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Monthly Archives: October 2010

 

The original plan had us hiking into the Canyon under a full moon, but as we donned headlamps in the shelter of Eric’s truck, the night outside was black as coal. There wasn’t a moon in sight, and a steady mist had me wondering just how wet I’d get beneath my high-tech shell—a twenty-year-old wool sweater.

This was my first expedition with Eric Leifer’s Delving Deeper project, which proposes to explore the innumerable canyoneering possibilities within the greatest gorge of them all—Grand Canyon. His latest escapade took us (Eric Leifer, Dylan Ross, TW, Angie Fuhrman, and John Govi) to the upper forks of Deer Creek.

We made it to the Esplanade level two-thousand-feet below with the aid of our lights, and my trusty ski sweater kept me warm if not dry, but the patter of raindrops persisted through the night. In the morning, clouds draped over the North Rim. There wouldn’t be any canyoneering swims through cold pools today. Fortunately, we had recently gained information on the East Fork of Deer Creek, indicating that the swim potential in that fork was minimal. In fact, adventure photographer Bill Hatcher had ascended the canyon in 2007, an impressive feat as we would soon discover.

A trickle of running water from the recent rain coursed down the creekbed. We boulder-hopped along, making good progress until reaching a large cliff in the red Supai Formation. A short downclimb followed by a traverse and a long descent on loose rain lubricated slopes had us at the Redwall Limestone, the layer that promised the most technical difficulty of the route.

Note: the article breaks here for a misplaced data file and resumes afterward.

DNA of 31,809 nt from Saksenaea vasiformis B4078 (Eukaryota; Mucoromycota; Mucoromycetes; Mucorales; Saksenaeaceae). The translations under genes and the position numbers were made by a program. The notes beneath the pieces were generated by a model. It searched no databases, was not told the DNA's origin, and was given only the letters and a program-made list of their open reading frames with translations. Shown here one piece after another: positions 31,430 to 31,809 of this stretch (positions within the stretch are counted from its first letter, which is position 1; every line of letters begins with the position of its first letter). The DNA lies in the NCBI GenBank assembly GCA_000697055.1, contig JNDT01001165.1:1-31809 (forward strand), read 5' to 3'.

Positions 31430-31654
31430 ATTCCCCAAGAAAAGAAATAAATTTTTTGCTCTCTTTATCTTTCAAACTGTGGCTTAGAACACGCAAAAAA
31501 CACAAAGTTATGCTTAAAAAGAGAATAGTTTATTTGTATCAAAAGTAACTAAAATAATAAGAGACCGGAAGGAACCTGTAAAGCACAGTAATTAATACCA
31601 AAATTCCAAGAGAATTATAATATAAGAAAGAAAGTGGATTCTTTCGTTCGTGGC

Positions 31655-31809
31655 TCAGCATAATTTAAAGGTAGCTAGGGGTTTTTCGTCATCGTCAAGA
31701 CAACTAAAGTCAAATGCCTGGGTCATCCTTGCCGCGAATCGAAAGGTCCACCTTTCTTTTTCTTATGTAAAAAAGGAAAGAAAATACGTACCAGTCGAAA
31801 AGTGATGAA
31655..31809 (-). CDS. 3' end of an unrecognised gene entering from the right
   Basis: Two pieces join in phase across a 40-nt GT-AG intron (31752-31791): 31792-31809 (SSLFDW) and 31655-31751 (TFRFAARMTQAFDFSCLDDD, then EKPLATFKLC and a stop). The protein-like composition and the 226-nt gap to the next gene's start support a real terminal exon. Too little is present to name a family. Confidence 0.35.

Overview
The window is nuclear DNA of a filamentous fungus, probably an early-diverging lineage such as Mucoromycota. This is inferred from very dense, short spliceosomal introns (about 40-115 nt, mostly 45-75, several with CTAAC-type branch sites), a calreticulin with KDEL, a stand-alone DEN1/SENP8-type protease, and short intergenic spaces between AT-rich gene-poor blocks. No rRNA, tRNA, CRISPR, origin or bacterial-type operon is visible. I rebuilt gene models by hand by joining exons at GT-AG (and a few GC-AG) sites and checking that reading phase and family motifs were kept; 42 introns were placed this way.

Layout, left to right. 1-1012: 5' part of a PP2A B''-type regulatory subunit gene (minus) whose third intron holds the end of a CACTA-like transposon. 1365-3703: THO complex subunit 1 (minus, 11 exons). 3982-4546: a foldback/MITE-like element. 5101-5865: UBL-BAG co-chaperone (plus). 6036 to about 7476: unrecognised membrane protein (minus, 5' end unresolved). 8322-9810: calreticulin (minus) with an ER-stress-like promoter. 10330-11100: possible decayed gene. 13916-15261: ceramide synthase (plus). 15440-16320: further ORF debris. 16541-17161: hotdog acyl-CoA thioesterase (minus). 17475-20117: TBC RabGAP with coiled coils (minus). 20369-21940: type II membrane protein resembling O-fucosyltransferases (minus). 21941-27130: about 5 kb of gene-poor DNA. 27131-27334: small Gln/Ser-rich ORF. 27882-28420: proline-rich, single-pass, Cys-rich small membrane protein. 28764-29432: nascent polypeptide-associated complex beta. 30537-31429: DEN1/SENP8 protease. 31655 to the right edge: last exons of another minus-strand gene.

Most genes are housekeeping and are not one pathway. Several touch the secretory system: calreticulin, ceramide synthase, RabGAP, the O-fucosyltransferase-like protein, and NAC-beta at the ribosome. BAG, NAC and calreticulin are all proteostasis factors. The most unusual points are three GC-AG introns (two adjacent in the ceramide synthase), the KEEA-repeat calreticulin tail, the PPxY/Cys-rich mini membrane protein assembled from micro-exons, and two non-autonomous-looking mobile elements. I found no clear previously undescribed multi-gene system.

Our first rappel came at a choke-stone that Hatcher had detailed in his report. A dozen feet on rope delivered us to a polished limestone narrows. I lingered, taking pictures while Govi probed downstream. “It looks like we’re gonna be swimming,” he called from below, to our collective chagrin. It was deep, but short. We moved quickly downstream to a patch of sunshine—the first of the day. By the time lunch was over, we had nearly forgotten the chill of the water.

It would be our last swim, but not our last rappel. That came in the lower Redwall, where the creekbed plunged over a 140’ drop. Dour grey walls overlapped in folding patterns as we gazed downstream, wondering what was next. We all made it down safely and the rope pulled cleanly. It was only then that we speculated on how Bill Hatcher had managed to climb up this spot. A crack here, a stem there, one terribly exposed ledge crawl…I could see how it was possible, but I was glad to be going downstream, with a rope.

It was several more hours of down climbing, boulder hopping, cobble walking, willow crawling, and scree-field tip-toeing before we reached the confluence of the main stem of Deer Creek, and made camp. A week of showery weather had made the desert soil into a soft green mat perfect for relaxing, even if your sleeping pad consisted of a lumpy wetsuit like Leifer’s.

There was one last pitch of steep boulders to negotiate before we reached the gushing springs that produce the perennial water of Deer Creek. We tanked up, and began the march uphill. Now the clouds were welcomed. Late in the day, weak sunshine penetrated, giving trademark glow to the expansive slickrock of the Esplanade. A chill wind blew through auburn oak leaves on the rim, where my wife Lisa, fresh off her own wanderings, waited with cold beers and salty chips as we ended like we began, in the dark.

 

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The Agua Fria River, in my humble opinion, is the best one-day run in Arizona. I’ve said as much in Paddling Arizona, and often questioned the claim. Yet the Agua always delivers. When tornado inducing thunderstorms raked the area on October 6th, the river came up, according to the usgs gages. Jesse Perry, Jonothan Olsen, and I made it to the Badger Springs put-in by 11 am, only to find a measley 8 cfs in the creek! Just as we schemed a plan B, Jesse exclaimed, “It’s coming up.” Thirty minutes later we were launching on a robust 250 cfs.